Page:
Children are not adults. Easy. Children lack all that adults (think they) have attained. Further, children appear to be ignorant oftentimes of even the simplest of facts that we adults understand. We could say that all of this indicates why the disciples rebuked the children. The children have no contribution to the society at large and therefore they are to be ignored. Although I think that most people feel this way, I don’t think that is the issue here, at least as far as Jesus is concerned. For Jesus, and thus in reality, the issue pertained to the relationship of children to the kingdom of God. The disciples’ failure to comprehend this enraged Jesus. This was more than simple displeasure. I believe that this treatment of the children incited fury, albeit under control, in Jesus. Why? Because of the importance of the kingdom of God. How many other things are said to own the kingdom of God?

The children, according to Jesus’ response, are a picture of the kingdom of God in some way. Jesus wanted the children to come to Him because, it appears, they were dear to His heart. But that does not seem to be simply because they were really cute. It appears to be more than that, considering His indignation and rebuke of His disciples.

Next time, we will delve into this further. But for now, just know that children mean more to God than we might think. However, is that the case in your heart? Do you see in children something of the kingdom of God as Jesus did? Or, do you see them as the disciples did, in the way and unimportant? Our view of children may well unveil some interesting things in our hearts.

A Wise Son Is The Reflection of God


The book of Proverbs is a book that is written very clearly for the sake of parenting. No doubt parents often think, “If only there was a guidebook to parenting!” Well, whether they know it or not, Proverbs is that book. However, it is a book that is far from rules and formulas. In fact, it is widely understood that Proverbs is not only a book that gives wisdom, but it is also a book that requires wisdom to understand. So, if we put two-and-two together, we realize that raising children and running a home require supernatural wisdom and that wisdom is available and required by Proverbs.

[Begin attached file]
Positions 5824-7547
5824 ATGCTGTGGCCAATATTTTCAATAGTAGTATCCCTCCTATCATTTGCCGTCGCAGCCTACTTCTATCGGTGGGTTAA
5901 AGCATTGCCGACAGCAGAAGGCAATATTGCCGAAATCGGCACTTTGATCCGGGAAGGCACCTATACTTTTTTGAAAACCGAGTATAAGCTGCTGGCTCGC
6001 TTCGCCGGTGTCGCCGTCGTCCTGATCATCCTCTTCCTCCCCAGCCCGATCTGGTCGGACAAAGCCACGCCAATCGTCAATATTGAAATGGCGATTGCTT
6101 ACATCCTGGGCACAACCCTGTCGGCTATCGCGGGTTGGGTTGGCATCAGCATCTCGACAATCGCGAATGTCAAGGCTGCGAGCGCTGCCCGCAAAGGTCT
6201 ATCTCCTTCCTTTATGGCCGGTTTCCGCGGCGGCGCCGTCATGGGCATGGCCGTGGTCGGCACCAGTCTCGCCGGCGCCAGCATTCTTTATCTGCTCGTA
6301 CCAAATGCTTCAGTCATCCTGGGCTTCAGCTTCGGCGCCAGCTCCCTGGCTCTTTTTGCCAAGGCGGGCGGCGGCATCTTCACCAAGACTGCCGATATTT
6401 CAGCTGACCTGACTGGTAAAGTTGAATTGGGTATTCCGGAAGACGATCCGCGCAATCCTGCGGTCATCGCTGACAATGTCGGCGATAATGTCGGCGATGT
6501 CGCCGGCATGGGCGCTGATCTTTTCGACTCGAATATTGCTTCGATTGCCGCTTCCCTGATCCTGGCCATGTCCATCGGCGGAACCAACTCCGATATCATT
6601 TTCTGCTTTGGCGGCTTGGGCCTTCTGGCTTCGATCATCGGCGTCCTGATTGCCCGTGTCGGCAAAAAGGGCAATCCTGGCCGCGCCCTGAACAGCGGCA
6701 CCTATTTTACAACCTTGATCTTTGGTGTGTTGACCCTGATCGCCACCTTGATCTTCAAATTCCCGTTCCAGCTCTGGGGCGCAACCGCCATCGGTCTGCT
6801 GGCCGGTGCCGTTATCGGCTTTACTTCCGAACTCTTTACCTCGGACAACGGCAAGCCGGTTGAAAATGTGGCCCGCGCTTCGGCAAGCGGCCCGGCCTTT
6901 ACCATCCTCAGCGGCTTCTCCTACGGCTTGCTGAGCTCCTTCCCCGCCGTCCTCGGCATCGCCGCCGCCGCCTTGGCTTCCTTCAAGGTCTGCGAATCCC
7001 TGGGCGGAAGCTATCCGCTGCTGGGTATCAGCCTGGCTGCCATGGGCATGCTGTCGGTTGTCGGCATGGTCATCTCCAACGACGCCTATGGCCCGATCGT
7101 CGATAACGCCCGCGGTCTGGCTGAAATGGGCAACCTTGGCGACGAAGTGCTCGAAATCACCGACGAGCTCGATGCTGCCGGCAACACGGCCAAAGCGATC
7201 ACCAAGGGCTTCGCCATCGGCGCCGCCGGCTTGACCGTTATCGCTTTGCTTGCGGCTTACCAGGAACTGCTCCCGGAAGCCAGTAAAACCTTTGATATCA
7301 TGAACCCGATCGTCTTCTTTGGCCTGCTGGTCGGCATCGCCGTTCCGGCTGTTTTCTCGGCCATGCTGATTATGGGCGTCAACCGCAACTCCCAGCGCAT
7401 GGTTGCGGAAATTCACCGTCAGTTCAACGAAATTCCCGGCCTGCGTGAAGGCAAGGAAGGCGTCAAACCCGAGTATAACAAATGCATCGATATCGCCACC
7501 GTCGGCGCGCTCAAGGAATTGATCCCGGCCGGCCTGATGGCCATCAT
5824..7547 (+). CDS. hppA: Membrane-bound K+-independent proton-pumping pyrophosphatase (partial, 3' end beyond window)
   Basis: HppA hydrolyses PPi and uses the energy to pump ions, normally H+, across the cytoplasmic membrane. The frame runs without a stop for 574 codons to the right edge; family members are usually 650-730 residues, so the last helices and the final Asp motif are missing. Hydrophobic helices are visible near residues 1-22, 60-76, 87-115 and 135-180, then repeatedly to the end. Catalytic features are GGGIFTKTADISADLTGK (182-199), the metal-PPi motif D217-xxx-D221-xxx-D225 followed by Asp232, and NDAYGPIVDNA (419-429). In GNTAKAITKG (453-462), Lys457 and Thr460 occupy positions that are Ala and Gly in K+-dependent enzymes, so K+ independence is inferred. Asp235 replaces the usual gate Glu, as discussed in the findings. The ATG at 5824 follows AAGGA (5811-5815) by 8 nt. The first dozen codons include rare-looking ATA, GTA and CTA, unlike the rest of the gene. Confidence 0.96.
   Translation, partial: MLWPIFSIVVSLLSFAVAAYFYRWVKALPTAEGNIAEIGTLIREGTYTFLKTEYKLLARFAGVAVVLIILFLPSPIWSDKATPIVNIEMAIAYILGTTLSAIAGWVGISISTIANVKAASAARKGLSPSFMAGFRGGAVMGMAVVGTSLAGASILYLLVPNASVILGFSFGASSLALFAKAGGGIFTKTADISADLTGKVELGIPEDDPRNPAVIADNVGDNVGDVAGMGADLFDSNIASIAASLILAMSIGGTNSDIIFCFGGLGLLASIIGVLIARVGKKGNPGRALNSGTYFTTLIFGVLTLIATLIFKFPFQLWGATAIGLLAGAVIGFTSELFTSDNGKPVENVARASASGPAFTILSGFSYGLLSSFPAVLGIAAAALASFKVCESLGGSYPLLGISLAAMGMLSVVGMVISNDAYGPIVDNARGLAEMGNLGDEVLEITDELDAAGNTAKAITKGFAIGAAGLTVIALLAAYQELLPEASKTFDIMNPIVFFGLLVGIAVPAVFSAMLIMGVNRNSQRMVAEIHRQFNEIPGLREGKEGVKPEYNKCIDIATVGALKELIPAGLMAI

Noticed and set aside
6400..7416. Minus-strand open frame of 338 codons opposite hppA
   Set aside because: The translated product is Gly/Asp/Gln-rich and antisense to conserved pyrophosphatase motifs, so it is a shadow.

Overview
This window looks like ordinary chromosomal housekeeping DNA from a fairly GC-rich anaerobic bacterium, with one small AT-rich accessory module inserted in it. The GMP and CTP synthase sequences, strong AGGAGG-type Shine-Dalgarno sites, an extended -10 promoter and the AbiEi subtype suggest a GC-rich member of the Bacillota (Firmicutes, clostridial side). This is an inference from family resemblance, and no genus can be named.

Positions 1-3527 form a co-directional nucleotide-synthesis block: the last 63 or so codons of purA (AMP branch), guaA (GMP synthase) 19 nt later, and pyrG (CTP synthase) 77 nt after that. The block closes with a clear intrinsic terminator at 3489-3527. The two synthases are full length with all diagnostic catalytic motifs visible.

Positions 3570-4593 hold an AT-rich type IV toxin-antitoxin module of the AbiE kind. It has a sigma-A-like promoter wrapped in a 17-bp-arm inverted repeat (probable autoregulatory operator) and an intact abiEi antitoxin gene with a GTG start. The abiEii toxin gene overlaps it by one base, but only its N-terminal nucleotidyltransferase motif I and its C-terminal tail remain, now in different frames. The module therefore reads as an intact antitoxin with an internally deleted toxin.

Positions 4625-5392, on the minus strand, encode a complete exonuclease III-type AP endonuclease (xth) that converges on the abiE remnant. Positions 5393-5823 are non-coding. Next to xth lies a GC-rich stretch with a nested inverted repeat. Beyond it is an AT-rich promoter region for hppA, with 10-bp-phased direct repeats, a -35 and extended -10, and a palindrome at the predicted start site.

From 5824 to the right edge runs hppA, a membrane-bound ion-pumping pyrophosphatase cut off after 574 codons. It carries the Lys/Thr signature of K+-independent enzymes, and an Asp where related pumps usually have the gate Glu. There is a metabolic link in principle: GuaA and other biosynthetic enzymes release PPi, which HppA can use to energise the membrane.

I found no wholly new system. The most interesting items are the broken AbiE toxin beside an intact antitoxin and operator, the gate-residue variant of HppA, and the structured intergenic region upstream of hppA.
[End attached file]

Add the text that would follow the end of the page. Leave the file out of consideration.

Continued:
Parenting, therefore, needs to be understood as demanding the most exacting wisdom. It needs to be understood that the bar for parenting is extremely high in Proverbs, since the tools of raising children require the wisdom that only comes from God. To rely on gut instinct or worldly standards with a Christian twist is not good enough since it cannot produce what God desires. Paul summarizes centuries later what God desires, which is the backdrop of all of Proverbs, indeed all of Scripture. God’s desire is to make people who are conformed to the image of the Son of God (Romans 8:28-29). Whether it was the elect of the time prior to the cross or the elect after the cross, God’s intention is to make sinners into sons/daughters. The only example that we have is the Son, Jesus Christ. His discernment, wisdom, righteousness, understanding, and obedience to the Father is the only example we have. In fact, if you consider all that Scripture says about parenting, what you will eventually realize is that what is the only pattern there is, the only relationship after which parenting was designed to follow by creation, is that relationship between the Father and the Son. The more you comprehend that relationship, the better parent you will become. We are made in the image and likeness of God and God is the relationship between the Father, Son, and the Spirit. Therefore, since God’s original design has never been annulled, we see that the original design is the picture of a son and a Father (cf. Genesis 1:26 w/Genesis 5:3). The gospel of Luke picks up on this by calling Adam a “son” of God (Luke 3:38). He is not only a son by direct creation, but a son because he was made in the image and likeness of God. Likewise, Jesus Christ is the image and likeness of God (2 Corinthians 4:4b; Hebrews 1:3).